I also secretly suspect he's moving because of my new next door neighbour, Nic...

We'll return to Fuckwit in a moment; first a word from our resident conspiracy theorist...

The Romanian family are, it has to be said, quite gregarious and friendly, the teenage daughter has turned into a stroppy mare, but the rest of the them are lovely and fit in with the very multi-cultural street. They have lots of visitors, some Romanian, some British or maybe of other European persuasions.
Nic, our new neighbour, who replaced the Irresponsible Children who lived there briefly before him, is also Romanian. Me being the kind of person who, if I went on holiday to Spain, would spend 50% of the holiday avoiding fellow British people, knows it's not completely unreasonable to presume that just because they're two Eastern Europeans from the same country, in a foreign land, they might not become instant friends, but the tension between the two is palpable. The established guy treats the new guy like he was a (former) member of the Romanian Secret Police and while you see both men bantering with neighbours and their own clique of Romanian friends, you NEVER see them fraternise with each other. Plus, my more-established neighbour has literally only been talking about selling up since my new neighbour moved in. Perhaps he knows where the bodies are buried, or he simply likes being top Romanian in the street, but my money's on something nefarious...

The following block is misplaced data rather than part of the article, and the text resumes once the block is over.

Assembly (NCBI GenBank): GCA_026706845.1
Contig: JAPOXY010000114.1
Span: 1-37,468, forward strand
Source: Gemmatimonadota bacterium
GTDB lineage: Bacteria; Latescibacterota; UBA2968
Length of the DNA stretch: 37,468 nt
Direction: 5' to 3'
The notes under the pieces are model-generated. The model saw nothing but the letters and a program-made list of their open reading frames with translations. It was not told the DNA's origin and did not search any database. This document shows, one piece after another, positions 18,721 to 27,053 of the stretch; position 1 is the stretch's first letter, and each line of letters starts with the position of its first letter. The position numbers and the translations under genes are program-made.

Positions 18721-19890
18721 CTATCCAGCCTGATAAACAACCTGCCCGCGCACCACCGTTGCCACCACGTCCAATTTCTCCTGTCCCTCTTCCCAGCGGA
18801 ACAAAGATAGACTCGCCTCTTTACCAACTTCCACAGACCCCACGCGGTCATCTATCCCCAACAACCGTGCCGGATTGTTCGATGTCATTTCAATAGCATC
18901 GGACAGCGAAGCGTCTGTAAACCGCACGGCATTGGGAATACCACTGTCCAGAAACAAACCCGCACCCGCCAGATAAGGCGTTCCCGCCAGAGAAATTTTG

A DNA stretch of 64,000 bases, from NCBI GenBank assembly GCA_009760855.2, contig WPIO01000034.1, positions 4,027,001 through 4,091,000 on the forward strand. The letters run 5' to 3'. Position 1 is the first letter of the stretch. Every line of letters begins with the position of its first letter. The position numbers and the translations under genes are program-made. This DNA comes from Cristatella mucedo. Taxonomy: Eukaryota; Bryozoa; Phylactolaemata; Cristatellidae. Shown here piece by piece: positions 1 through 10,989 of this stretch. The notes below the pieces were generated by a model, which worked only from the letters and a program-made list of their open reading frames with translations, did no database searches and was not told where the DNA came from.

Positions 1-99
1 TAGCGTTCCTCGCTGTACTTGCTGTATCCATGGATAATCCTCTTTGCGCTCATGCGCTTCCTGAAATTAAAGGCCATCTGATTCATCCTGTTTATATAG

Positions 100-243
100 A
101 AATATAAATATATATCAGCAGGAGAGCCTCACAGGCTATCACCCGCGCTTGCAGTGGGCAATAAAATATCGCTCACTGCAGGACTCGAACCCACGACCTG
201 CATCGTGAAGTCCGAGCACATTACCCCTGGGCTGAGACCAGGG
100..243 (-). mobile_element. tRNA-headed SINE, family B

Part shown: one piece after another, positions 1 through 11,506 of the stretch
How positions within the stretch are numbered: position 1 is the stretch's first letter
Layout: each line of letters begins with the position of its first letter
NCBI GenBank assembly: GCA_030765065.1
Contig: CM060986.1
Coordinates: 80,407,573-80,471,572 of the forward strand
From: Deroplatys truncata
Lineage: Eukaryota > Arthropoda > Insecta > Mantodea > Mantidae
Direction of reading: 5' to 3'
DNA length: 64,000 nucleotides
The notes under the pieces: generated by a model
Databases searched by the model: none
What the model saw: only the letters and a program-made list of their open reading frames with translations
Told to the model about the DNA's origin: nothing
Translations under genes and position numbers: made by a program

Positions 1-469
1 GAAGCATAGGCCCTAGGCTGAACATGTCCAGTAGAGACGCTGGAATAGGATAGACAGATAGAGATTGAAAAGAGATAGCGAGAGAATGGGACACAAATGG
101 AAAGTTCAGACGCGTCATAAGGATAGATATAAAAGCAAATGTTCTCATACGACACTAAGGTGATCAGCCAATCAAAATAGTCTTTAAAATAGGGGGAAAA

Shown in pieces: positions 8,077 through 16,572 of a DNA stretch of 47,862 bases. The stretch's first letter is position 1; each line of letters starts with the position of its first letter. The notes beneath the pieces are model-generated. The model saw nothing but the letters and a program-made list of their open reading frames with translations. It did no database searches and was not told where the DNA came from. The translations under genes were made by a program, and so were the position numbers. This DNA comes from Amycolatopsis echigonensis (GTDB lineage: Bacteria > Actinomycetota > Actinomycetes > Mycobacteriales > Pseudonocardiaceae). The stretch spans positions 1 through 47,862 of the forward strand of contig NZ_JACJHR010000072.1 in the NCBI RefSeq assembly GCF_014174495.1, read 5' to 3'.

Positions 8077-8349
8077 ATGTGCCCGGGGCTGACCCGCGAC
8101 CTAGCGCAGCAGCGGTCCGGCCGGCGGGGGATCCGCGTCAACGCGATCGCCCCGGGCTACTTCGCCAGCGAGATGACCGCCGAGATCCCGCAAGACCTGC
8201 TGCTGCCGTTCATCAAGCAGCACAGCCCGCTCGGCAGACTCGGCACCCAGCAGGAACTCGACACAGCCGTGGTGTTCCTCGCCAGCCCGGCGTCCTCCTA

So anyhow, Fuckwit goes off on a UKIP styled rant that belied my belief he was a complete and utter wankstain on society - he's worse! Telling me how our hospitals are clogged up with disease-ridden foreigners and the country is being stopped from being where it deserves to be by liberal do-gooders wanting to extend the hand of friendship to anybody, whether they're Muslim or just plain foreign.

Seriously, if I needed a solid, determining factor, to make my mind up about moving it would have been this ten minute conversation with the epitome of ignorance and hate... But, you need to remember, this was the man who said we were going to have a prolonged heatwave in 2012 because his mate Pete said so. His mate Pete probably also dictates Fuckwit's foreign policy. The man, sadly, is indicative of a large percentage of people in this country, informed by ignorance and turning that ignorance into a wild and crazy game of Psychopathic Chinese Whispers, by adding their own little twists or beliefs. No one in our street who speaks to him now will hear anything other than there was a Romanian family who have done so well out of this country in less than 5 years, are now living in a better house than any of us ever will.